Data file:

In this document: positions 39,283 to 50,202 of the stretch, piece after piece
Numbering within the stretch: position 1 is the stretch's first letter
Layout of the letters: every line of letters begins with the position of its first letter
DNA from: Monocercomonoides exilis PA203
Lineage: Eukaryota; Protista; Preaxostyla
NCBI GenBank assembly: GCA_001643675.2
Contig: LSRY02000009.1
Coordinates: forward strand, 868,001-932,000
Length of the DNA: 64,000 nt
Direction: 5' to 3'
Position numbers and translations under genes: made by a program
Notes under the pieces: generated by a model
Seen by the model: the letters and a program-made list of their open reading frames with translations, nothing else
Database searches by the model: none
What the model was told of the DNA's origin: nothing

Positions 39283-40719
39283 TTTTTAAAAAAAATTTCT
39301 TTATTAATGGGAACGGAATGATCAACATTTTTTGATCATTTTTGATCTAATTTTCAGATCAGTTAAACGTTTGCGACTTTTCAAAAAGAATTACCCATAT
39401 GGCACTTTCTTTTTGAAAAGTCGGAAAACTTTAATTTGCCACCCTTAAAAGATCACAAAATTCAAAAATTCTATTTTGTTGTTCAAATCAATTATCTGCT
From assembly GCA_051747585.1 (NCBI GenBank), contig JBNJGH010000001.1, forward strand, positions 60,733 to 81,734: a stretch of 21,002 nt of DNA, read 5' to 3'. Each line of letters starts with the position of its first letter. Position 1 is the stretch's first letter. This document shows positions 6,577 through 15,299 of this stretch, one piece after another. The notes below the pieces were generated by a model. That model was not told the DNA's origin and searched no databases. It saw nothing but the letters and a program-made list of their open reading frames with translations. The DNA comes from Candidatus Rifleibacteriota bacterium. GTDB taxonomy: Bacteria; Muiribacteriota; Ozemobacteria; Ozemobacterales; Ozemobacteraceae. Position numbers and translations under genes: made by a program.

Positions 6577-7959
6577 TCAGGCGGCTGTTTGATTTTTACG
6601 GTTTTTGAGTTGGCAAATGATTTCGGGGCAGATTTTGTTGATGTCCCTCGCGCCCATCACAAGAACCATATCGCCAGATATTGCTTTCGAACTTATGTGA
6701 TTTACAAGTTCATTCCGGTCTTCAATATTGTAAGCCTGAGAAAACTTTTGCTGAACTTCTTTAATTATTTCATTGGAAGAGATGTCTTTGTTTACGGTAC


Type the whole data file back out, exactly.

In this document: positions 39,283 to 50,202 of the stretch, piece after piece
Numbering within the stretch: position 1 is the stretch's first letter
Layout of the letters: every line of letters begins with the position of its first letter
DNA from: Monocercomonoides exilis PA203
Lineage: Eukaryota; Protista; Preaxostyla
NCBI GenBank assembly: GCA_001643675.2
Contig: LSRY02000009.1
Coordinates: forward strand, 868,001-932,000
Length of the DNA: 64,000 nt
Direction: 5' to 3'
Position numbers and translations under genes: made by a program
Notes under the pieces: generated by a model
Seen by the model: the letters and a program-made list of their open reading frames with translations, nothing else
Database searches by the model: none
What the model was told of the DNA's origin: nothing

Positions 39283-40719
39283 TTTTTAAAAAAAATTTCT
39301 TTATTAATGGGAACGGAATGATCAACATTTTTTGATCATTTTTGATCTAATTTTCAGATCAGTTAAACGTTTGCGACTTTTCAAAAAGAATTACCCATAT
39401 GGCACTTTCTTTTTGAAAAGTCGGAAAACTTTAATTTGCCACCCTTAAAAGATCACAAAATTCAAAAATTCTATTTTGTTGTTCAAATCAATTATCTGCT
From assembly GCA_051747585.1 (NCBI GenBank), contig JBNJGH010000001.1, forward strand, positions 60,733 to 81,734: a stretch of 21,002 nt of DNA, read 5' to 3'. Each line of letters starts with the position of its first letter. Position 1 is the stretch's first letter. This document shows positions 6,577 through 15,299 of this stretch, one piece after another. The notes below the pieces were generated by a model. That model was not told the DNA's origin and searched no databases. It saw nothing but the letters and a program-made list of their open reading frames with translations. The DNA comes from Candidatus Rifleibacteriota bacterium. GTDB taxonomy: Bacteria; Muiribacteriota; Ozemobacteria; Ozemobacterales; Ozemobacteraceae. Position numbers and translations under genes: made by a program.

Positions 6577-7959
6577 TCAGGCGGCTGTTTGATTTTTACG
6601 GTTTTTGAGTTGGCAAATGATTTCGGGGCAGATTTTGTTGATGTCCCTCGCGCCCATCACAAGAACCATATCGCCAGATATTGCTTTCGAACTTATGTGA
6701 TTTACAAGTTCATTCCGGTCTTCAATATTGTAAGCCTGAGAAAACTTTTGCTGAACTTCTTTAATTATTTCATTGGAAGAGATGTCTTTGTTTACGGTAC